- Contributed by
- People in story:
- Sheila Townley
- Location of story:
- Wimbledon Park, London
- Background to story:
- Article ID:
- Contributed on:
- 24 September 2005
This story was submitted to the People’s War site by a volunteer on behalf of and Sheila Townley has been added to the site her permission. Sheila Townley fully understands the site’s terms and conditions.
"During the war, rationing was a strict rule that everyone learnt to live by one way or another. There were many ways of gaining more than what your rationing tickets would allow you to legally buy. However, my father believed that everyone should only be given their allotted amount and this meant he did not condone the use of the black market at the time. This was quite a stand for someone in his position to take, for he was a tobacconist by trade. He was often propositioned by many to swap ‘this for that’ etc. However he was a principled man who would take what was given to him and that was that. This community spirit was encouraged by many people and maintained a strong bond of loyalty in my neighbours. It was this type of spirit that allowed for projects that were practiced to help the war effort.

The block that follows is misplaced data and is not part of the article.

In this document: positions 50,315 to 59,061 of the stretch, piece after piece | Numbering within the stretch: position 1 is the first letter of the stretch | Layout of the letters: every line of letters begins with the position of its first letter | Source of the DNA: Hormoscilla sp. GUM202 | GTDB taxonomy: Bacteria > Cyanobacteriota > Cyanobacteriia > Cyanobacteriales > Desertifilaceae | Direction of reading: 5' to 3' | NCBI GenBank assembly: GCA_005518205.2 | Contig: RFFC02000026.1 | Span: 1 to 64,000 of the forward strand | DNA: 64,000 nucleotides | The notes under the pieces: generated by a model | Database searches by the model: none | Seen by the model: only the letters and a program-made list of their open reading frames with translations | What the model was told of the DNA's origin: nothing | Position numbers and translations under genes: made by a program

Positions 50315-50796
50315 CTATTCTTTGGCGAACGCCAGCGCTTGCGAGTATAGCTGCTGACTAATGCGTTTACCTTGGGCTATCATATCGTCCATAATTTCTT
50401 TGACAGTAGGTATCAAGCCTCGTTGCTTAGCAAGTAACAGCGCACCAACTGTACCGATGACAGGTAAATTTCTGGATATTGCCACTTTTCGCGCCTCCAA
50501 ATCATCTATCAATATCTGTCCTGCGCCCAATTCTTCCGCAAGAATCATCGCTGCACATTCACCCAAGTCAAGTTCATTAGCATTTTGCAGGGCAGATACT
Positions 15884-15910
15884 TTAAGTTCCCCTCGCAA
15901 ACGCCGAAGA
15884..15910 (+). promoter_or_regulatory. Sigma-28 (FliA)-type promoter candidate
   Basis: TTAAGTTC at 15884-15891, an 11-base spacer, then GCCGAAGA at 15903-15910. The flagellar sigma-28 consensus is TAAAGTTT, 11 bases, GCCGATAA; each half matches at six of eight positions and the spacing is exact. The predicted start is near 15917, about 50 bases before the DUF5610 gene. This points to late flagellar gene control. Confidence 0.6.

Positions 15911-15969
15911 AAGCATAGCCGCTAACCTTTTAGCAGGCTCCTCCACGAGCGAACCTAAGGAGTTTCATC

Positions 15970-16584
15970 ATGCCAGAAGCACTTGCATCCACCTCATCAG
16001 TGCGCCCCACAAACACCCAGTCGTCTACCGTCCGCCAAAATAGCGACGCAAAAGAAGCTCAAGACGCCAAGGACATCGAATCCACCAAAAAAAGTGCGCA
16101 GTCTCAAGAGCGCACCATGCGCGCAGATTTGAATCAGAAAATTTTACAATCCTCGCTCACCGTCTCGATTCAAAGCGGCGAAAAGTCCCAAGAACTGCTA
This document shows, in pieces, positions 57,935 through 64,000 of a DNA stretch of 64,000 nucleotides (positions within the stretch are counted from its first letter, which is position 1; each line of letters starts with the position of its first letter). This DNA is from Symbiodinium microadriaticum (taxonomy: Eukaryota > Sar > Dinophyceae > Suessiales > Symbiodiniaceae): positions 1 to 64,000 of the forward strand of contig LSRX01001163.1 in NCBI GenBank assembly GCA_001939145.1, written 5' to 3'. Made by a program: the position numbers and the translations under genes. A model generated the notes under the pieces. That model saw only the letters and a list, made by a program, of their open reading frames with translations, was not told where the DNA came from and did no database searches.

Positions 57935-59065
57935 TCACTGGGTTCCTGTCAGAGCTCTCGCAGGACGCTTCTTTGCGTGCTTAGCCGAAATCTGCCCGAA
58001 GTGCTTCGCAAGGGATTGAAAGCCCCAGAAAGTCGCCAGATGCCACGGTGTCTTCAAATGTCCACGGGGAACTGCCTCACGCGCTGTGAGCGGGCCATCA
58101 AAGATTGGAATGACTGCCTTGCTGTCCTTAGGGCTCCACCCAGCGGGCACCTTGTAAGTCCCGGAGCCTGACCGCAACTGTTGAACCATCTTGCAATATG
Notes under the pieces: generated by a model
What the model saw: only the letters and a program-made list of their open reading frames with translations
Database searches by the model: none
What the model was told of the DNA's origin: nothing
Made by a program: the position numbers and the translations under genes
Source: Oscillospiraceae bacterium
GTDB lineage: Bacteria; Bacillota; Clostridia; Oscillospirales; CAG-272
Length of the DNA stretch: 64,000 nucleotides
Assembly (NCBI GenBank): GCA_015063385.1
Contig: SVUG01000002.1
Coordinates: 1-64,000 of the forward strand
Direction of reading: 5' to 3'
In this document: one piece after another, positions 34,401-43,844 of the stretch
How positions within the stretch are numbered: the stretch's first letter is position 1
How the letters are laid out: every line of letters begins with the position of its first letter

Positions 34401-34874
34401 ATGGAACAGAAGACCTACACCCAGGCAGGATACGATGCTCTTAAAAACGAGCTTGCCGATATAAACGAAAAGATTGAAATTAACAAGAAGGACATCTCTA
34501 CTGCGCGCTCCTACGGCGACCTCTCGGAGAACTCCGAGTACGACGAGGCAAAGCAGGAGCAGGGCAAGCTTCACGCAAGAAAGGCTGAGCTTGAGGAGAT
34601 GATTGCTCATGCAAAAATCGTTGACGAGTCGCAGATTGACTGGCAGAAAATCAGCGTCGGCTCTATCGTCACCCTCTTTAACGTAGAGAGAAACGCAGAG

Wimbledon Park was a place where such practices took place. In 1940, it was agreed to turf up land within the park in order to convert it into allotments. There was a small rent charged for each plot, so that local people could grow their own vegetables (which were in short supply). As long as people maintained the plots, they were able to harvest their own crops. Of course, there was no security to maintain these plots. So the community was relied upon to keep them safe from pillagers. I am not aware that there were any reports of stolen crops. Which I believe is a testament to the loyal practices of the local residents. The goods reaped from these projects were able to sustain families as well as the local markets.
In my opinion, people were more healthy during the war than they are now. Simply because they were not able to over indulge and were made aware of the needs of others around them."
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